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In "Babel-17," why would someone speak a language without "I" and...

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jjokonda | Student | eNotes Newbie

Posted May 13, 2008 at 2:55 AM via web

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In "Babel-17," why would someone speak a language without "I" and "you"?

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gbeatty | College Teacher | (Level 1) Educator Emeritus

Posted May 13, 2008 at 7:56 AM (Answer #1)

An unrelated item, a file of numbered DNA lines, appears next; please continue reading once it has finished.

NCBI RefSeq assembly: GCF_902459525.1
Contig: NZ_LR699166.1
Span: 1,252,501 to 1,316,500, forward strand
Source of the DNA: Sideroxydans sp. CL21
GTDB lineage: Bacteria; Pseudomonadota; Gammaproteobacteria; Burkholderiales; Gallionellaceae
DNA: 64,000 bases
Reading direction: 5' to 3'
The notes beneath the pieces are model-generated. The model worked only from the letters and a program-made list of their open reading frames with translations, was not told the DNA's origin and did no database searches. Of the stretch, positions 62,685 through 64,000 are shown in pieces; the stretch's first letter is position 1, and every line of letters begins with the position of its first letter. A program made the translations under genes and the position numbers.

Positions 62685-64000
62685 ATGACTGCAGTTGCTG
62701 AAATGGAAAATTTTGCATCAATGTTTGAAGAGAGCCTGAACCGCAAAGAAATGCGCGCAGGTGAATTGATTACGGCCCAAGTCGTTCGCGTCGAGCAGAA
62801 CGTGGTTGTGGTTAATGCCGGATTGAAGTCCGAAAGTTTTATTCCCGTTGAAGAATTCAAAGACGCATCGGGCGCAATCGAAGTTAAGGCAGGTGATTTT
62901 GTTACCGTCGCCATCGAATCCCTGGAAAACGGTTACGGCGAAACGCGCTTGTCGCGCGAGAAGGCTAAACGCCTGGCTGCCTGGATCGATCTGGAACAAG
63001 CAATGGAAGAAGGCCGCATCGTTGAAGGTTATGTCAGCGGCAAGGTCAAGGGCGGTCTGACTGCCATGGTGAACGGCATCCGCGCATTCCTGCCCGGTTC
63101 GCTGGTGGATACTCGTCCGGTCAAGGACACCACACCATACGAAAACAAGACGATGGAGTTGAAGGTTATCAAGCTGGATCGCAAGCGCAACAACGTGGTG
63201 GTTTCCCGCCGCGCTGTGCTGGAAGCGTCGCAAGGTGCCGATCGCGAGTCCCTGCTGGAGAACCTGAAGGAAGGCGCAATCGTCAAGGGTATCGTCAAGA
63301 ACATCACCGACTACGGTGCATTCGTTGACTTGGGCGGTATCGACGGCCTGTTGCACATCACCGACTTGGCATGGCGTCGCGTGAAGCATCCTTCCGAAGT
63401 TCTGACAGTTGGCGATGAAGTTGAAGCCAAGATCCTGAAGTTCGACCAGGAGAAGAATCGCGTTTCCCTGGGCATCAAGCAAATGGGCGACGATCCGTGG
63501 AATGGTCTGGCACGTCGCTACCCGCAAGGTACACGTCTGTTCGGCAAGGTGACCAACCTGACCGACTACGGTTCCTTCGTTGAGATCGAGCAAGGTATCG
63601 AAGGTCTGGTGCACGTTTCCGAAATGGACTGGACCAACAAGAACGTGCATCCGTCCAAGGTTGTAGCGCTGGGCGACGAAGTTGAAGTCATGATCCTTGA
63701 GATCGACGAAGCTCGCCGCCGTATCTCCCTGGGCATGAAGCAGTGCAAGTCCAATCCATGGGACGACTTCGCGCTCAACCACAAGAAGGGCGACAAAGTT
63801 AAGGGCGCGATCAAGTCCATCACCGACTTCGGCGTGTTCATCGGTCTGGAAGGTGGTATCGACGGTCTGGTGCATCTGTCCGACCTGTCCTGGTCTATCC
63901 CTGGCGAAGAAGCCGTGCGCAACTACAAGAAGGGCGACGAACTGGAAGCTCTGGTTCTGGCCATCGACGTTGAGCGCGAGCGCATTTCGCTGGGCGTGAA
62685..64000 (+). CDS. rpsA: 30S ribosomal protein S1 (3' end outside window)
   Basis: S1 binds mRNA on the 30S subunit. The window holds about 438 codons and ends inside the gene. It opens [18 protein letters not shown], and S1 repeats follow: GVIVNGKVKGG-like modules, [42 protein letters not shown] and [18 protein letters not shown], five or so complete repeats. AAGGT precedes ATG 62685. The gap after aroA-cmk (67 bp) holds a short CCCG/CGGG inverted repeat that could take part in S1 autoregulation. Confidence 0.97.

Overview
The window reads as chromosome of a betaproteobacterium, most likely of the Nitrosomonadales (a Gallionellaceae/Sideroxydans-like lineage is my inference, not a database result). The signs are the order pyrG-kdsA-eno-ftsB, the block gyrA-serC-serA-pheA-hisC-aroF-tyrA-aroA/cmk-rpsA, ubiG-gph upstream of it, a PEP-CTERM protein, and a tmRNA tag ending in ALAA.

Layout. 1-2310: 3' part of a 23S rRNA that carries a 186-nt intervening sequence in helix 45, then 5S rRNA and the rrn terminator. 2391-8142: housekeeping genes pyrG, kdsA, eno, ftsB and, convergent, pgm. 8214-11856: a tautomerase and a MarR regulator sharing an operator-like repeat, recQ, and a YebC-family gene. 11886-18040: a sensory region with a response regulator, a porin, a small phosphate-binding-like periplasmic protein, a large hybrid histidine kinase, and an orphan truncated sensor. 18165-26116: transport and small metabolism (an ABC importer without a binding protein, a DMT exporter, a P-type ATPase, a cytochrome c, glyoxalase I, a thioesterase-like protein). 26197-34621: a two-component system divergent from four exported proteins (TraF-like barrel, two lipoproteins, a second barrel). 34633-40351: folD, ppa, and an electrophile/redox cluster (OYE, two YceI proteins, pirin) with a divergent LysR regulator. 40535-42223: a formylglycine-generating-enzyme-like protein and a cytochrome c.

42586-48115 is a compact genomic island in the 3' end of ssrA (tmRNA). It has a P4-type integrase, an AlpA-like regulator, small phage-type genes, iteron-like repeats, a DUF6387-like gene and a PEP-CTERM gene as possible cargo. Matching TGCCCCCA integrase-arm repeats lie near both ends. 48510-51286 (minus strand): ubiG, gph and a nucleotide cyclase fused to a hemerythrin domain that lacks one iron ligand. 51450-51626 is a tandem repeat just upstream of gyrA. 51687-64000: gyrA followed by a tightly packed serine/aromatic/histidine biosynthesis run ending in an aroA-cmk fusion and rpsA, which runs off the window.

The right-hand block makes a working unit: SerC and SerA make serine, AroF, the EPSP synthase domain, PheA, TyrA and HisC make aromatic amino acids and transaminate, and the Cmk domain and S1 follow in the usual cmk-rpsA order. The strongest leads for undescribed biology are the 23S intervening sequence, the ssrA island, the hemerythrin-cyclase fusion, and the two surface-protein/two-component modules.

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In many of his novels—and in his non-fiction, actually—Delaney plays with what it means to be a subject, and with what language does to human consciousness, especially how it determines the world we live in. When he does so, he draws upon both the language theories he's studied and his personal experience as a Black gay man in America. To answer the question more directly, if you eliminate those words, perhaps you eliminate those concepts and practices, and blur the distinctions between individuals. If you did so, you might be able to do away with the things that come with those distinctions: hierarchy, violence, etc.

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